Two VCFs are included in the system, with the A120 using a so-called 'transistor ladder', 24dB low-pass design, as pioneered by Moog, and the A121, designed around a CEM 3320 chip, being a 12dB multi-mode filter. The A120 includes three filter-frequency CV inputs (one direct, two via input attenuators) and the usual audio in and out. The resonance control permits the filter to be pushed into self-oscillation, which allows it to be used as a sinewave VCO. The A121 module takes this feature a step further, by including two CV inputs for controlling resonance, but only has two filter-frequency CV inputs. However, the A121 does give you four separate (and simultaneous) outputs: low-pass, band-pass, high-pass and notch. These outputs work particularly well for 'stereofying' a mono signal, and some nice psychoacoustic effects can be obtained by using different output modes on right and left mixer channels. My only concern is that both filters lack a certain amount of warmth and character. I would expect this of the A121, as it's only a 12dB type, but the A120, which I had high hopes of, sounds -- dare I say it? -- slightly clinical. If filters were in Technicolour, a Moog VCF would be a deep and luscious red, an old Roland or Korg VCF would be less deep red, but still nice and bold, and the A120 would be a shade of orange.
|"The A100 is capable of producing some impressive sounds, and is a fine hands-on system."|
These are standard-fare VCAs with two audio inputs, two CV inputs (with level controls) and a single audio output which also has a level control. Of the two types, the A131 Exponential (Logarithmic) type would usually be used with audio signals, and the Linear type for mixing and controlling CV signals, although -- as is the way with modular systems -- either type could be used with audio or CV signals. Both VCAs work well, and are essentially transparent and free of artifacts.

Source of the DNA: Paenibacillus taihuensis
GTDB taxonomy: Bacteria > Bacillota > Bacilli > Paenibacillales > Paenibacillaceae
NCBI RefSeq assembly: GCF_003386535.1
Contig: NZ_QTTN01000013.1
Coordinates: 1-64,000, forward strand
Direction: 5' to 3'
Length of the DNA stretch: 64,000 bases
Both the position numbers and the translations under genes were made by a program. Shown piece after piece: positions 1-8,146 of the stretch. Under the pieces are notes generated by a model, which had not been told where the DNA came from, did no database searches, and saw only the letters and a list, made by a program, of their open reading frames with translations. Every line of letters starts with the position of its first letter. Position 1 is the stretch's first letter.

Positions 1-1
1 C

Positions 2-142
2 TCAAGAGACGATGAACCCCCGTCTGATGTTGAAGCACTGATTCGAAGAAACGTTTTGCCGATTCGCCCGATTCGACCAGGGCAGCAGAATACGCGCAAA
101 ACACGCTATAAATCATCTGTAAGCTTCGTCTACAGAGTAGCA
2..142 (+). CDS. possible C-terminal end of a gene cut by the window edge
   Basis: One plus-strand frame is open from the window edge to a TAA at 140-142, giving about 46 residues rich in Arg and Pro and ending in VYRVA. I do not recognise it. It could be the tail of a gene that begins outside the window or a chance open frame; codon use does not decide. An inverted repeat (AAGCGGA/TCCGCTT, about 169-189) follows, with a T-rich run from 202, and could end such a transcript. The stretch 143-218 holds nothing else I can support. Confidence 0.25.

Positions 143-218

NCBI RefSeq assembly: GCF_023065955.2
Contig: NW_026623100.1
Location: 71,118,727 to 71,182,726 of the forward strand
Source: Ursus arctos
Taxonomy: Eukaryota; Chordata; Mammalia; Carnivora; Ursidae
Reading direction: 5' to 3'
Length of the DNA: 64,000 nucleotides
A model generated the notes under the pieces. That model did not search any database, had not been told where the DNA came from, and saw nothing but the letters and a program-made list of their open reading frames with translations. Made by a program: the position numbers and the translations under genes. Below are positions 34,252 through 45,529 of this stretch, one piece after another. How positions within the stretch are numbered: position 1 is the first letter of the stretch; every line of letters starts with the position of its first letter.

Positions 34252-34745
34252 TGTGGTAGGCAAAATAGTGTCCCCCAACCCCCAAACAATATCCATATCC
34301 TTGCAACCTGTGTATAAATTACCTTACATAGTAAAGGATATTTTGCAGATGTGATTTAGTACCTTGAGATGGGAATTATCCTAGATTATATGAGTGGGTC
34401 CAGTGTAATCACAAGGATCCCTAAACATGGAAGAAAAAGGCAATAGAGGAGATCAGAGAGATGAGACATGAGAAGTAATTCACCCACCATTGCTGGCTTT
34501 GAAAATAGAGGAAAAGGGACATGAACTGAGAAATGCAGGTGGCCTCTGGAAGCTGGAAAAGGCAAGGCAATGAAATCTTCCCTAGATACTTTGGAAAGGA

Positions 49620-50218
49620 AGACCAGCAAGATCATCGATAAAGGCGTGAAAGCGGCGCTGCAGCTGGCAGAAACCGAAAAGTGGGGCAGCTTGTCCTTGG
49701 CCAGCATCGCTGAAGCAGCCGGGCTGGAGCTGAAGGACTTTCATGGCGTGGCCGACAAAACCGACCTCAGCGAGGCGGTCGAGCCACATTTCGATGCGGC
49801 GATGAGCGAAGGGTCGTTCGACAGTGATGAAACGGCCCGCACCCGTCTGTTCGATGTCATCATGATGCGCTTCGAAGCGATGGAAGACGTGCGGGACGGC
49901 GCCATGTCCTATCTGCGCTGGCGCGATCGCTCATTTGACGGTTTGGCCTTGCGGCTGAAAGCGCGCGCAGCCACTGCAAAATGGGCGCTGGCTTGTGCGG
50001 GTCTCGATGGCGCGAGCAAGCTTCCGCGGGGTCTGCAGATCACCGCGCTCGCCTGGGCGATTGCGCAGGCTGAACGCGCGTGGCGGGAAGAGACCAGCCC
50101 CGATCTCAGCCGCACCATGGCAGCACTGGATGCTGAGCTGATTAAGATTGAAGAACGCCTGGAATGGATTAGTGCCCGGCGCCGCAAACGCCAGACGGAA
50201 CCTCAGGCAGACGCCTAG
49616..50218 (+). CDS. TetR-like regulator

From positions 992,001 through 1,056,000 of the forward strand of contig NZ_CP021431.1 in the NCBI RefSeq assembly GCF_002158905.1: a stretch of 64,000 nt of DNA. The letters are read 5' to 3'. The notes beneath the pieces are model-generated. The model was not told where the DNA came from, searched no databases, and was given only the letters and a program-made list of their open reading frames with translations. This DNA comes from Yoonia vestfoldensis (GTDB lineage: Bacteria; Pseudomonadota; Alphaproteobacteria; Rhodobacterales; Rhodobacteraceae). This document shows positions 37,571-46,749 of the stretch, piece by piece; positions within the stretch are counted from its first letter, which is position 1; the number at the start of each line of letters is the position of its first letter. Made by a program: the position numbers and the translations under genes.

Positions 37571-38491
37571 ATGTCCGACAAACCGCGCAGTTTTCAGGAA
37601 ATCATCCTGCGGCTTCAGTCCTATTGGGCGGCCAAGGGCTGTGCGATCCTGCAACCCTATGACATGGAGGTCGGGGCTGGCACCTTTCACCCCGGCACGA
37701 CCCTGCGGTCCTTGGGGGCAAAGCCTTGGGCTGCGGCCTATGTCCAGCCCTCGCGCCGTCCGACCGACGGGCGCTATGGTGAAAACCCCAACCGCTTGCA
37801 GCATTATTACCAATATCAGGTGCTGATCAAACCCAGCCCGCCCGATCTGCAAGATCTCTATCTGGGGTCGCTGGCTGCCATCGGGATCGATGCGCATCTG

These are basic, 4-channel attenuating mixers (they don't boost the signal), with four input sockets and associated knobs, and a master output level control. The only difference between the two models is that one uses linear-response and one uses logarithmic-response control pots. Each mixer can cope with control voltages and/or audio signals.
The 140 is a run-of-the-mill ADSR EG -- no CV control inputs or built-in trigger generator, I'm afraid. The front panel has, in addition to the ADSR knobs, Gate and Trigger inputs, two normal and one inverted CV envelope outputs (with LED indicator), and an ADSR Range switch which alters the time over which the envelope develops.
I hope I'm not repeating myself, but these are also pretty standard offerings. The A145 has five outputs: Sawtooth, Inverted Sawtooth (with LED indicator), Sine, Triangle (with LED indicator), and Square. The LFO frequency, of one cycle every few minutes to approximately 5KHz, is controlled by a Range switch and a Frequency knob. There's no CV input for voltage control, which I'd like to have seen, but there is a reset input which allows the LFO cycle to be sync'ed to an external trigger, such as a keyboard or sequencer gate output.